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Bird, Art, Italian, Manetti, Pheasant, Italian, Antique Watercolor, 18th Century


Attributed to Lorenzo Lorenzi (act. c. 1760) and Violante Vanni (c. 1732-1776) (artists and engravers)
Fagiano della China bianco, e porporino cupo/ Phasianus Sinensis albus ac nigro purpureus
[Pheasant from China, white and deep purple]
Florence: 2nd Half 18th Century
Pen and ink and watercolor on laid paper, later mounted to card
17 x 13 inches

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This watercolor painting of what is now known as the silver pheasant (Lophura nycthemera), native to China and Southeast Asia, is probably the original study for the print published in Saviero Manetti’s Storia naturale, one of the greatest natural history color plate ornithological sets of the 18th century. Both this original watercolor and the print published by Manetti have the identical title and plate number. The watercolor shows the bird facing left, which is the reverse (mirror image) of the print, in which the bird faces right (see detail image from an Italian print dealer). This would occur if the image was copied onto a printing plate and a print was pulled: the printed image would be reversed. The plate number and title are in manuscript ink in the bottom margin, in the same style of calligraphy as in the prints in Storia naturale. However, on the prints, the plate number is in the upper right corner, the title of the print is along the top edge and the dedication information along the bottom edge.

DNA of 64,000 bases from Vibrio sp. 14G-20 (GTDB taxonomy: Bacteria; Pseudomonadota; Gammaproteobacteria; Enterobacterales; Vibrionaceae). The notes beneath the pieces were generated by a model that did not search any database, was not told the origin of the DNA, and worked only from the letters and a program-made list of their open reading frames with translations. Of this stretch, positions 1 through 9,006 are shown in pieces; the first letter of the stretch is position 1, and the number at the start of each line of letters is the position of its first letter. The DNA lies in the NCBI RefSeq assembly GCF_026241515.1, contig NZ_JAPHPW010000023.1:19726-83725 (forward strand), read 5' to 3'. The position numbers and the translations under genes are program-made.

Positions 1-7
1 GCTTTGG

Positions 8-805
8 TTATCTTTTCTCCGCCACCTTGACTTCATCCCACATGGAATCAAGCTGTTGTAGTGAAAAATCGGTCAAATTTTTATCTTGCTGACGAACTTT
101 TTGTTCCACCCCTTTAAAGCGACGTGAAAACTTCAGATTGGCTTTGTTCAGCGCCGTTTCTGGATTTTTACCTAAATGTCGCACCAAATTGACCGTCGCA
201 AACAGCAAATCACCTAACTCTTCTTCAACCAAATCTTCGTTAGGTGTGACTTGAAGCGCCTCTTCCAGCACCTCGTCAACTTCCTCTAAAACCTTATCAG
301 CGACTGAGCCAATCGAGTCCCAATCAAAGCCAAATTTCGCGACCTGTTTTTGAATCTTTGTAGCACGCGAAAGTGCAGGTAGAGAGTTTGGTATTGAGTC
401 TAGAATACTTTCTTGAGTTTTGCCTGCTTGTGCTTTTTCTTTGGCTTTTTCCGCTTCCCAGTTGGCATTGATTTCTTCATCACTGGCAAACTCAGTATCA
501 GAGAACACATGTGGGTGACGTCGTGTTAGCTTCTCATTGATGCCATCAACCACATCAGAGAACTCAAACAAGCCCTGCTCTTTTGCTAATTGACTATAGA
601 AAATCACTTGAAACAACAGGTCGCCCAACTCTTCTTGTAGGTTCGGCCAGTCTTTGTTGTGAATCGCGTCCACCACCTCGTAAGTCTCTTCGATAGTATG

Product description continues below.


Manetti’s Storia Naturale …  [Natural History of the Birds Treated Systematically and Adorned with Copperplate Engraving Illustrations, in Miniature and Life-Size.] (Giuseppe Vanni, Florence: 1767-76) is a series of charming engraved Italian ornithological studies.  They are characteristically Italianate in composition, each bird often imbued with a whimsical or quirky character.  Nonetheless, they maintain a scientific accuracy in illustrating various species, as typical in the Age of Enlightenment. The broad spectrum of birds includes European ducks, owls, and shore birds, as well as birds from exotic locales in Asia and Africa, such as parrots, ostriches, laughing thrushes, albatrosses and penguins. Some plates bear dedications to prominent individuals such as clergy or university professors. In keeping with the European style of bird studies of the period, they are otherwise simple compositions — the birds often standing on patch of ground or rock, perched on a tree branch, or swimming in a small vignette of water.

The natural history scholar S. Peter Dance has described how the plates are distinctly Italian in sensibility, portraying the birds with a touch of whimsy in keeping with the rococo taste of the period: